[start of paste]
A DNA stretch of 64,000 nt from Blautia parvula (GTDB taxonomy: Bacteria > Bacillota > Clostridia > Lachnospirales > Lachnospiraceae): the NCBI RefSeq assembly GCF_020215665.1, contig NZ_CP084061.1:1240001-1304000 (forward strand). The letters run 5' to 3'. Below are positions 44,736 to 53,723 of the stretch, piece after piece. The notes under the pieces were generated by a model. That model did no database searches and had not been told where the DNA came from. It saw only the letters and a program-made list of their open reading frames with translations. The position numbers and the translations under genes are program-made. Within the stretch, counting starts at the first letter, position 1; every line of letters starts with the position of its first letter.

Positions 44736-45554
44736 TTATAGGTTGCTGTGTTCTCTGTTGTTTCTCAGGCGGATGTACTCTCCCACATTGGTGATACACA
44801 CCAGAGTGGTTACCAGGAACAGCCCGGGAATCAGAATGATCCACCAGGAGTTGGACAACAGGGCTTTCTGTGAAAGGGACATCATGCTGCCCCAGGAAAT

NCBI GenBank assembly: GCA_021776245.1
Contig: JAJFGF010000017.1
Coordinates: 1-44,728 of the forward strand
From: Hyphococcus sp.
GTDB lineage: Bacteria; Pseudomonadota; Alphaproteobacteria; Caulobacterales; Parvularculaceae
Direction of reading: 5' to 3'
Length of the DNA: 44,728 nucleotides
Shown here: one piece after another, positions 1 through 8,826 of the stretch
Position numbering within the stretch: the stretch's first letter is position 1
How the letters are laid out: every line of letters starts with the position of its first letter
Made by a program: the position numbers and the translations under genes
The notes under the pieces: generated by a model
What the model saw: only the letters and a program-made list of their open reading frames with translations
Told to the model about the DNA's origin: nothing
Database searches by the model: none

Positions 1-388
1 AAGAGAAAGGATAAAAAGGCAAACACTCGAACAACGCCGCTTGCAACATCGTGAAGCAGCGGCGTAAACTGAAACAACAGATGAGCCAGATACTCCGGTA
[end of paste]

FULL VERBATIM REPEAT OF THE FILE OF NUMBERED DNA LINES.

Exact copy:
A DNA stretch of 64,000 nt from Blautia parvula (GTDB taxonomy: Bacteria > Bacillota > Clostridia > Lachnospirales > Lachnospiraceae): the NCBI RefSeq assembly GCF_020215665.1, contig NZ_CP084061.1:1240001-1304000 (forward strand). The letters run 5' to 3'. Below are positions 44,736 to 53,723 of the stretch, piece after piece. The notes under the pieces were generated by a model. That model did no database searches and had not been told where the DNA came from. It saw only the letters and a program-made list of their open reading frames with translations. The position numbers and the translations under genes are program-made. Within the stretch, counting starts at the first letter, position 1; every line of letters starts with the position of its first letter.

Positions 44736-45554
44736 TTATAGGTTGCTGTGTTCTCTGTTGTTTCTCAGGCGGATGTACTCTCCCACATTGGTGATACACA
44801 CCAGAGTGGTTACCAGGAACAGCCCGGGAATCAGAATGATCCACCAGGAGTTGGACAACAGGGCTTTCTGTGAAAGGGACATCATGCTGCCCCAGGAAAT

NCBI GenBank assembly: GCA_021776245.1
Contig: JAJFGF010000017.1
Coordinates: 1-44,728 of the forward strand
From: Hyphococcus sp.
GTDB lineage: Bacteria; Pseudomonadota; Alphaproteobacteria; Caulobacterales; Parvularculaceae
Direction of reading: 5' to 3'
Length of the DNA: 44,728 nucleotides
Shown here: one piece after another, positions 1 through 8,826 of the stretch
Position numbering within the stretch: the stretch's first letter is position 1
How the letters are laid out: every line of letters starts with the position of its first letter
Made by a program: the position numbers and the translations under genes
The notes under the pieces: generated by a model
What the model saw: only the letters and a program-made list of their open reading frames with translations
Told to the model about the DNA's origin: nothing
Database searches by the model: none

Positions 1-388
1 AAGAGAAAGGATAAAAAGGCAAACACTCGAACAACGCCGCTTGCAACATCGTGAAGCAGCGGCGTAAACTGAAACAACAGATGAGCCAGATACTCCGGTA